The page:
How to Build An A-Team

When I say A-Team, many of you may be thinking about a TV Show, and I quote from “that ran on NBC between January 1983 to March 1987 about a former fictitious United States Army Special Forces Unit.  The four team members were tried by court martial for a crime they had not committed.”  No, I’m referring to how to build a group that champions its causes and is always at the top of its game in everything it chooses to undertake.  Throughout this article, I will share the components of an A-Team, how to build one, and how to maintain it.

Before any team can ever be constructed, you must first write out its purpose and what it will be responsible for.  You must be as detailed as possible, as it will become how you measure how well the team is performing.  This includes but is not limited to the tasks, skillset, and types of procedures that will be taking place in your team.  When you are the leader of an A-Team, the team member will look to you as to its mission and how we will get there.

If you are still wondering why can’t I do all this myself, I don’t need a team.  A good team will be the most efficient, consistent way to keep the mission in play and evolve as the group’s needs expand.

Keep your plan simple and understandable, and it will easily be measured.  Remember to create a shared scoreboard so the entire team can see its progress, make suggestions, and correct courses as needed.  Start every meeting with your team’s purpose and mission until each other can tell you what it is without you asking.

After you have the Team’s purpose, it is vital to list out the types of talent and resources the team will need and recruit them.  Most people will get any of their friends to be on the team; however, this is the worst thing you can do.  They may not be the people with the best skills and attitude for the team.

Today, either everyone speaks out or no one speaks out, so it’s essential to establish rules, including respect for everyone, invite participation, and constructive feedback.  One thing I find that is critical to keep your team on track and keep the communication floor balanced is to use Robert’s Rules.  Robert’s Rules is a system to keep the meeting flowing most efficiently and fairly for all.   

Robert’s Rules has six main motion types:  Main Motion, Subsidiary Motion, Privileged Motion, Incidental Motion, Motion to Table, and Motion to Postpone.  A motion, in short, is a way of introducing a proposal that the entire group may take action on or stand on.   A Main Motion is a tool used to bring a topic up for the group to consider and can’t be made while any other motion is on the floor.  A Subsidiary Motion allows the group members to affect the Main Motions characteristics and, thus, how it is being handled.  A Privileged Motion is reserved for urgent matters unrelated to any pending business.  An Incidental Motion is a way for the member to question any topic motions with a priority.

Now that we understand the types of motions, it is essential to talk about Robert’s Order Motion Steps.  There is a Motion: a member raises their hand to bring a topic to the chairperson.  The chairperson will then ask for a Second and wait for another group member to raise their hand, indicating that step or it will not move forward.  A member may ask the chairperson to Restate the motion if it is unclear.  There is an ability to enter into Debate on any action brought forward.  Often after discussion, the chairperson will ask the secretary for a roll call, which we call a vote.  Each person’s name will be called, and they either answer:  yes, no, or abstain, which indicates they are not voting.  At the end of the vote, the secretary announces the number of yeses and noes, and the chairperson then finalizes it by saying the motion has passed or been denied based on the votes taken.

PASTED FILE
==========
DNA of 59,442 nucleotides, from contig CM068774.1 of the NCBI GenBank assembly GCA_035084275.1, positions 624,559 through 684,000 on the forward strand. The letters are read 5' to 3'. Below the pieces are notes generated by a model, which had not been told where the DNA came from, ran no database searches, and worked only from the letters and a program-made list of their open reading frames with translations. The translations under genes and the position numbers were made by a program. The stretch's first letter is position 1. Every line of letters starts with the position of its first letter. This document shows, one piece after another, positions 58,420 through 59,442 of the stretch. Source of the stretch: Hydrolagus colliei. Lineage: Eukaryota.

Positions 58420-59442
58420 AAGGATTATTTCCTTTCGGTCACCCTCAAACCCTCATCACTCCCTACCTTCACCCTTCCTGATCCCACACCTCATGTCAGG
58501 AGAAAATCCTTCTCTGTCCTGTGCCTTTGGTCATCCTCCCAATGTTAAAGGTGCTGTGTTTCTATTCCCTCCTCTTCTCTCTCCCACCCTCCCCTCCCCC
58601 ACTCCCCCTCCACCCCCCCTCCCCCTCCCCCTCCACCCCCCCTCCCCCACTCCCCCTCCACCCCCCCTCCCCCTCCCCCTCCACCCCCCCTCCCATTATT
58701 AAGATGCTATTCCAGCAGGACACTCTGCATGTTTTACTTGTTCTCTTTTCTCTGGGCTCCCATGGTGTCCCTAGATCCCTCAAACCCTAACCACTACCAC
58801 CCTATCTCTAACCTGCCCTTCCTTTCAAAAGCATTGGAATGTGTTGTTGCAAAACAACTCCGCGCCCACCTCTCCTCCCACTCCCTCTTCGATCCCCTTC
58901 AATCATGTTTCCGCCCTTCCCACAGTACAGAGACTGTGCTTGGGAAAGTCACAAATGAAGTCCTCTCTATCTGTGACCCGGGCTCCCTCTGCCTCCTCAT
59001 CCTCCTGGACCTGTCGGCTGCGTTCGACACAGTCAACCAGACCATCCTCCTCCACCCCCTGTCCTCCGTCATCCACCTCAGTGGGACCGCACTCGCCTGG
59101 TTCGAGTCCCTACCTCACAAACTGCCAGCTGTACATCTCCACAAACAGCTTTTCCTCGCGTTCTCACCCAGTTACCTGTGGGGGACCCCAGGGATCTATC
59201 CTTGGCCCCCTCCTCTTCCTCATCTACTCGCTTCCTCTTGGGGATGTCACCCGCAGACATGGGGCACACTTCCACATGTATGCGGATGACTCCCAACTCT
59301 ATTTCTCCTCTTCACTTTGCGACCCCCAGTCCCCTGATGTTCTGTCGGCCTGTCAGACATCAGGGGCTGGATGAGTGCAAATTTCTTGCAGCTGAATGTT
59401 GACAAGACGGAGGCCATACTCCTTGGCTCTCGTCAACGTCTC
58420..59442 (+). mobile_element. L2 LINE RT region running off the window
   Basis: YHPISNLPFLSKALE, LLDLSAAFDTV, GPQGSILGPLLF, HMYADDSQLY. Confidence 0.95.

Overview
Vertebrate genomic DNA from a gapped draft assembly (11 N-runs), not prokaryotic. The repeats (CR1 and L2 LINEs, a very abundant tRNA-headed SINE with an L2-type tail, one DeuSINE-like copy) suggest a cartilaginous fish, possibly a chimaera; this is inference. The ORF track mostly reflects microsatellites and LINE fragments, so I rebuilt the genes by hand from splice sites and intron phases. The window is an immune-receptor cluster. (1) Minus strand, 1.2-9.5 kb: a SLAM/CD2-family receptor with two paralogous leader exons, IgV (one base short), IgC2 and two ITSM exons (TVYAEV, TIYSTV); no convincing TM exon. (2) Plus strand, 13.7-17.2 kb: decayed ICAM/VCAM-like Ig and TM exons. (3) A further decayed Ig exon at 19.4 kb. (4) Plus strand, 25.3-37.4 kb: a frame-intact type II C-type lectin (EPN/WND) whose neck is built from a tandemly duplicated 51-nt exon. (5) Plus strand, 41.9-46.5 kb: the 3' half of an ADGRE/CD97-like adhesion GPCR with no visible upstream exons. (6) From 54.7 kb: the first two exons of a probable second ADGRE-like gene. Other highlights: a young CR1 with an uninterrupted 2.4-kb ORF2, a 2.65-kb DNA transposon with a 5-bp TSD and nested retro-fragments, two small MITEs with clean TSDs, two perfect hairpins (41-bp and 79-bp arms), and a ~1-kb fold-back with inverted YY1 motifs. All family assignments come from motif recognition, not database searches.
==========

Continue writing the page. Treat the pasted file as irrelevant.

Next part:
Define the group’s culture and ensure everyone on the team understands it and how it serves the group’s mission.  Remember to keep them short and simple and write them down after your team’s mission.  Encourage all members to participate, and assure them this is space safe space where everyone will be respected regardless of opinion, gender, sexual orientation, creed, religion, color, etc.  Motivate your team through positivity by pointing out things you like that people did and finding ways to reward this. 

Remember, trust is not something any team will do out of the gate. It needs to be a natural process that becomes stronger over time.  Some ways to start building trust in your group are to be an example and always be true to your word; in other words, do what you say you will.  Be brief and to the point whenever it is your turn to speak. To communicate most effectively.  When you see someone who needs help in the group, offer to help them, as your kindness will go a long way.  When a mistake is made, admit it because honesty will and vulnerability will build trust.

Whether you were on a football, basketball, soccer, other sports team, or any other committee, the concept of me and we have come up before.  On a team, there is no I or me as the team refers to us, we, or the group as a collective.   Thus when a player scores the running touchdown, he doesn’t win the game the team won.  Remember that being part of an incredible A-Team; we must all do our part to succeed.

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